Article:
By Alex Fine
Big data may be ruining your life is the thesis of Cathy O’Neil, a former Wall Street financier, in Weapons of Math Destruction. Big data is the buzzword for everyone in tech, which is no wonder, considering just how much data even one person generates. From your social media posts, to your emails, to your credit score, big data is simultaneously invisible yet ubiquitous. The ways these large data sets are interpreted and manipulated is seen as objective, but comes with baggage.
Weapons of Math Destruction is a selection of case studies where big data has gone awry. Areas of analysis include the college application process, online advertising, the criminal justice system, and employment. Big data, O’Neil argues, has cemented pre-existing prejudices in regards to class, gender, race in many of these cases.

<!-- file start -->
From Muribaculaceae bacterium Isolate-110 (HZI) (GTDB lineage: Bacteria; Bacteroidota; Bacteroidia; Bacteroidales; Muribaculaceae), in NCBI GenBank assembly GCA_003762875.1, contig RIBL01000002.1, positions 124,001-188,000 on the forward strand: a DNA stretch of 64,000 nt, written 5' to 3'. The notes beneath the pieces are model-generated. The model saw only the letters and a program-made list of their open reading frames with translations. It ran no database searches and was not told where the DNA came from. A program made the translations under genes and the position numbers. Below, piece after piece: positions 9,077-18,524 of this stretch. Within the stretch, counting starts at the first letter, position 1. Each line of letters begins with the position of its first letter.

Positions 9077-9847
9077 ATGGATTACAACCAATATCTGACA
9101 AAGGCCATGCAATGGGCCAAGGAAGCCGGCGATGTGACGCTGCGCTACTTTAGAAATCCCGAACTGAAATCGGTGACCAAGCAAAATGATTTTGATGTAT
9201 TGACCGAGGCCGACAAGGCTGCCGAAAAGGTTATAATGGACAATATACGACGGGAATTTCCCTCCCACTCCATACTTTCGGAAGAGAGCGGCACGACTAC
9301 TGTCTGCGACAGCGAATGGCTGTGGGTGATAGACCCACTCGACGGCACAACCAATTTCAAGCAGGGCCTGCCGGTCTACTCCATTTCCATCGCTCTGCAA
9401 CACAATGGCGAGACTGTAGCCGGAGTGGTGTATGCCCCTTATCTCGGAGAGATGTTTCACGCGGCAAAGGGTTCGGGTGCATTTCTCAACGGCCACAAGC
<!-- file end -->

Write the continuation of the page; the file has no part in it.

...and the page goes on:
For example, O’Neil examines the role that big data plays in the employment screening process, with resume reading software and personality tests. In one peculiar case, results from such tests had repeatedly barred a man from employment. The personality tests, widespread throughout large corporations, were, in practice, as exclusionary as medical tests he was failing because of his bipolar disorder.
In an age where big data analytics are heralded as ways to escape systemic issues of society, Weapons of Math Destruction offers a painful counter argument across a variety of common practices. It is accessible to those without a thorough understanding of the technology described (like, for instance, how O’Neil often uses metaphors about baseball among others to resituate complex ideas into easily graspable concepts).
For those seeking to gain an understanding of how big data functions in society, it is a must-read.